A Popular destination for hikers in Tasmania. It is a challenging but extremely rewarding hike.
Image thanks to: shells1
Image thanks to: Tourism Tasmania & Joe Shemesh
Image thanks to: Tourism Tasmania & Nicholas Tomlin
Lake Vera en route to Frenchmans Cap. looking down the lake toward philps peak. the lake has dense...
Image thanks to: shells1

Frenchmans Cap Trail


Frenchman’s Cap Trail


Location: Franklin-Gordon Wild Rivers National Park
Length: 46 kilometres return
Grade: 5 (very experienced bushwalkers only with navigation and first aid skills)
Distance from: Hobart - 180 km, Launceston - 175 km, Devonport - 183 km

Even the most experienced hikers are challenged on the Frenchmans Cap Trail. This trail is considered more difficult than other tracks in Tasmania and it is recommended that hikers gain experience on other challenging Tasmanian walks before heading up to Frenchmans Cap. Many choose to train on the Overland Track beforehand.

Intrepid hikers will be rewarded with incredible panoramic views of Franklin-Gordon Wild Rivers National Park and beyond. Frenchmans Cap is a shimmering Precambrian quartzite dome sitting in the heart of one of the wildest areas of Tasmania. The trail will bring you through multiple ecosystems including buttongrass plains, stands of rare Huon Pine, deep glacial valleys and alpine lakes. With two unmanned huts along the way, this challenging trail takes most hikers 3 to 5 days to complete.

Time It Right

You'll want as much sunlight as possible to complete this incredibly challenging track. The summer months from December to April feature the longest daylight hours and the most comfortable temperatures. But weather can change rapidly and hikers should be prepared for all types of weather at any time of year. Weather becomes even more unstable as you near the summit.

Hikers have reported experiencing an entire year's worth of seasons in a single day on the Frenchmans Cap Trail. Cold whipping winds, sleet, snow, freezing rain, high temperatures and unrelenting sun can challenge even the most indomitable walker in the span of 24 hours.

Pick Up A Map

Most outdoor gear shops in Tasmania will offer up the Frenchmans Cap Map and Notes booklet. This essential map can also be downloaded online from the Tasmanian government. It is accurate to a 1:50,000 scale and will help any experienced navigator.

What To Pack

Packing precisely for the Frenchmans Cap Trail is essential for success. You don't want to pack superfluous gear as you'll weigh too much, and you don't want to under-pack because you'll be underprepared. Packing just the right amount will also help you minimize your impact on the beautiful environment of the Franklin-Gordon Wild Rivers National Park.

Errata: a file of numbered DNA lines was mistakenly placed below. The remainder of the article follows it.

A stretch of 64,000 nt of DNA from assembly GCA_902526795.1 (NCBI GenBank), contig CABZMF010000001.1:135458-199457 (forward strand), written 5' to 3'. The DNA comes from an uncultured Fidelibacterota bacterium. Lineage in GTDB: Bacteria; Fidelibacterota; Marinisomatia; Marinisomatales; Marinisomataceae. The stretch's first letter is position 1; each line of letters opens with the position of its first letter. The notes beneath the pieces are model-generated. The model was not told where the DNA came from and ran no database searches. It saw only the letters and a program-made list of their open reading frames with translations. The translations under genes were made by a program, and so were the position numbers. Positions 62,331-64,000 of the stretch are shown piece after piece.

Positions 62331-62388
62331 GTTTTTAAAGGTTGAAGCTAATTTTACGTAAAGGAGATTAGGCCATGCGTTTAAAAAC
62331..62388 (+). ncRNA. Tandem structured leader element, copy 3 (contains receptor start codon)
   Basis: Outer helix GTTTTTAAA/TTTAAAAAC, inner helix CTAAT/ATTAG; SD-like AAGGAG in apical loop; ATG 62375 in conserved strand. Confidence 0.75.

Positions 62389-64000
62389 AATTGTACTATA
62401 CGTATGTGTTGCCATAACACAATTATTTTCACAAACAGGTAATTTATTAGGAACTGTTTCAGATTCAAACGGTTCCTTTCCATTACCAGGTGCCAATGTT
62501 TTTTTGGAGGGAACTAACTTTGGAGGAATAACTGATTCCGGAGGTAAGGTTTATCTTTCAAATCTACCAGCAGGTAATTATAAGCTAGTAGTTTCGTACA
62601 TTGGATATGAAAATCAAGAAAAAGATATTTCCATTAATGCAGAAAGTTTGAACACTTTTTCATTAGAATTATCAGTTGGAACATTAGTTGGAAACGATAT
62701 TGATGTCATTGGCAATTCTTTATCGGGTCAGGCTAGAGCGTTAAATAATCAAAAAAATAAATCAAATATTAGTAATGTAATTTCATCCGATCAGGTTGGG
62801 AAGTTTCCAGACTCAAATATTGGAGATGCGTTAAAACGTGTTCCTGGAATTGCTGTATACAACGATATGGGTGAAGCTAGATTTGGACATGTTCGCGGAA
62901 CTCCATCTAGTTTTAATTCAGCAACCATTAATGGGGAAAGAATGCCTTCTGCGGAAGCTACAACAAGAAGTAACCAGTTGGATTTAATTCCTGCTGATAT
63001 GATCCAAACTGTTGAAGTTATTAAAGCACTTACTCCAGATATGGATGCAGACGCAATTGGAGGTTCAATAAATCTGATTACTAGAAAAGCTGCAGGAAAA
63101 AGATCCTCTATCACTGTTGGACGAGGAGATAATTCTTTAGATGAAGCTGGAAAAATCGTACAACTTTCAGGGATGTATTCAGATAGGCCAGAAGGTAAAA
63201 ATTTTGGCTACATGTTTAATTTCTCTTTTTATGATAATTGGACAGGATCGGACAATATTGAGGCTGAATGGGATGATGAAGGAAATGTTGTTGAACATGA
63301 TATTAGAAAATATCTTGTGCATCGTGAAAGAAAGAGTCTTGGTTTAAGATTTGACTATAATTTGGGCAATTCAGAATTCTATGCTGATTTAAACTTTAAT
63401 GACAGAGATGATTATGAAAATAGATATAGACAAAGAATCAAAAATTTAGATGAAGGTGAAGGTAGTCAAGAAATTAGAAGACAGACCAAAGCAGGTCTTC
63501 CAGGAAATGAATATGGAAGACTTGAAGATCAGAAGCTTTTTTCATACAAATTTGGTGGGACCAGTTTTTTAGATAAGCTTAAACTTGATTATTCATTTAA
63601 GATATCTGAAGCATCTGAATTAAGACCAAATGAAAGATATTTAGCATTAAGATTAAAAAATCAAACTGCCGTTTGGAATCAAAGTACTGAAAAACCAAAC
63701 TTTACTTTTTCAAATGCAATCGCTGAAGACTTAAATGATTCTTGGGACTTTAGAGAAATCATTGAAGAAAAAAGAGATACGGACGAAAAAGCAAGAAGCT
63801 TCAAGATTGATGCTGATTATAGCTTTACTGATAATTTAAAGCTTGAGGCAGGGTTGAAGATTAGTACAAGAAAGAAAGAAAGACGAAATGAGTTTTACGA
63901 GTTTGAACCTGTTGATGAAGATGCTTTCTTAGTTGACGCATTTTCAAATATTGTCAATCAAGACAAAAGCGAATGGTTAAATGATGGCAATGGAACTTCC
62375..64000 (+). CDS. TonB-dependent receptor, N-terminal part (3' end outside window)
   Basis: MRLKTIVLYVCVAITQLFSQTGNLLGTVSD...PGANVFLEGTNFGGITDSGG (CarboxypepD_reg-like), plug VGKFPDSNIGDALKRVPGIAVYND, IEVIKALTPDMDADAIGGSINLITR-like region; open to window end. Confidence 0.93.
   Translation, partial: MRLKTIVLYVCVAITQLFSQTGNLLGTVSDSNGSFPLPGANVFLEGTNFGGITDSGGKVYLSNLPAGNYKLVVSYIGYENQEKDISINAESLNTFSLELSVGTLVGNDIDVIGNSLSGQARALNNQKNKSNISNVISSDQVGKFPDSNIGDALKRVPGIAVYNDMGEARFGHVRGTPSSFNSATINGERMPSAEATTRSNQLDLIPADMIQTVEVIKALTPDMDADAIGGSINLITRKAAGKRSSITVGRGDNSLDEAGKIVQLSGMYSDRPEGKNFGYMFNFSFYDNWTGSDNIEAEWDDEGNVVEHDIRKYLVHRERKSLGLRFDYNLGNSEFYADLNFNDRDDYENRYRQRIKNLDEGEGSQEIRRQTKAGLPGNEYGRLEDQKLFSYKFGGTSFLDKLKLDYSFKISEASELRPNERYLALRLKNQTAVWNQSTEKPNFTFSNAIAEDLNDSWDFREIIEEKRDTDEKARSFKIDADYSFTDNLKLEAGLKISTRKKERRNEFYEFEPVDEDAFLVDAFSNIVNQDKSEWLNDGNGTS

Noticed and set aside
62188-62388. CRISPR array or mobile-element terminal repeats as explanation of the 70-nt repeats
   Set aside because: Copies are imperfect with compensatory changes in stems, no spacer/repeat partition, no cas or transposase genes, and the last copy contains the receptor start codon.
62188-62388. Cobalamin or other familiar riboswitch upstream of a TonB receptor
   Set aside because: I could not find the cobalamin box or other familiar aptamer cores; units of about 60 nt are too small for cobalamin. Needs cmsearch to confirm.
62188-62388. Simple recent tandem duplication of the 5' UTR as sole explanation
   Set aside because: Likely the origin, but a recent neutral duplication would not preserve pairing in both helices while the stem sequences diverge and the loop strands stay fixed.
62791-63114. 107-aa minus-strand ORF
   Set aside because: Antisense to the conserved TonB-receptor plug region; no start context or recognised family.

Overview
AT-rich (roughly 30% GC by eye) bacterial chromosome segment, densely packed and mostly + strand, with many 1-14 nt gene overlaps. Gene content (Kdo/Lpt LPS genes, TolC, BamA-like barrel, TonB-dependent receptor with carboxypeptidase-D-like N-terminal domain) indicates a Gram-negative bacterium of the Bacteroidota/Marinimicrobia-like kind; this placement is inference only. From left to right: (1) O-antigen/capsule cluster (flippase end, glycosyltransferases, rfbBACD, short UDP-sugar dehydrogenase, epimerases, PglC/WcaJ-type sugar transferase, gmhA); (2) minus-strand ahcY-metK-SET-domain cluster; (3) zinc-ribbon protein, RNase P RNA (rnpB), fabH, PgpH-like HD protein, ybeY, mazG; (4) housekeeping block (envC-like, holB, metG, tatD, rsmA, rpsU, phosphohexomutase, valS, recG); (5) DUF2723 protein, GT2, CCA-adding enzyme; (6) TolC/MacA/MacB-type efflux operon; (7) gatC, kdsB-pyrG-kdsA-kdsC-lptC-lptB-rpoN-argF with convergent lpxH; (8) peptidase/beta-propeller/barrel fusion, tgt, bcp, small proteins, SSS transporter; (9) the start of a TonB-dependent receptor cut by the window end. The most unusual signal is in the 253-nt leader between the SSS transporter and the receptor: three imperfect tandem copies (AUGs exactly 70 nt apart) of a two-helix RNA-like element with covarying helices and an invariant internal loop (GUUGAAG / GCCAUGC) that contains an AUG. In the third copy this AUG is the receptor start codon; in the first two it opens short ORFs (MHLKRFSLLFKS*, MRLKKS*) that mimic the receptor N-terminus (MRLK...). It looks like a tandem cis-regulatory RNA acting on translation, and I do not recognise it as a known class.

Here's An Essential Gear Checklist

backpack liner to keep everything dry
all weather tent
sleeping bag rated for -10°C
sleeping mat
waterproof coat with hood
waterproof over trousers
walking boots with ankle support
longsleeved thermal tops and bottoms
moisture-wicking walking close
warm sleeping clothes
sun hat
first aid kit
toilet trowel
toilet paper
antibacterial hand gel
fuel stove with fuel
waterproof matches
torch with spare batteries
cooking pot
water bottles

You may also choose to pack optional gear such as a camera, binoculars, trekking poles, GPS, card games and thongs.

Rest Up

The trailhead to the Frenchmans Cap Trail is inside the boundaries of the Franklin-Gordon Wild Rivers National Park. There are no accommodations or facilities in this Tasmanian Wilderness World Heritage Area. So, if you want a good night's rest before heading up the mountain, you'll have to seek accommodations in nearby Derwent Bridge or Queenstown.

The Trailhead

The Frenchmans Cap Trail starts on the Lyell Highway inside the Wild Rivers National Park. It is well signposted about 200 kilometres from Hobart or about 55 kilometers east of Queenstown. You may park at the signposted carpark, but vehicles have been known to be robbed or vandalized in this area. Alternatively, park at Lake St Clair and arrange for transportation to the trailhead.

Logbook And Letting Everyone Know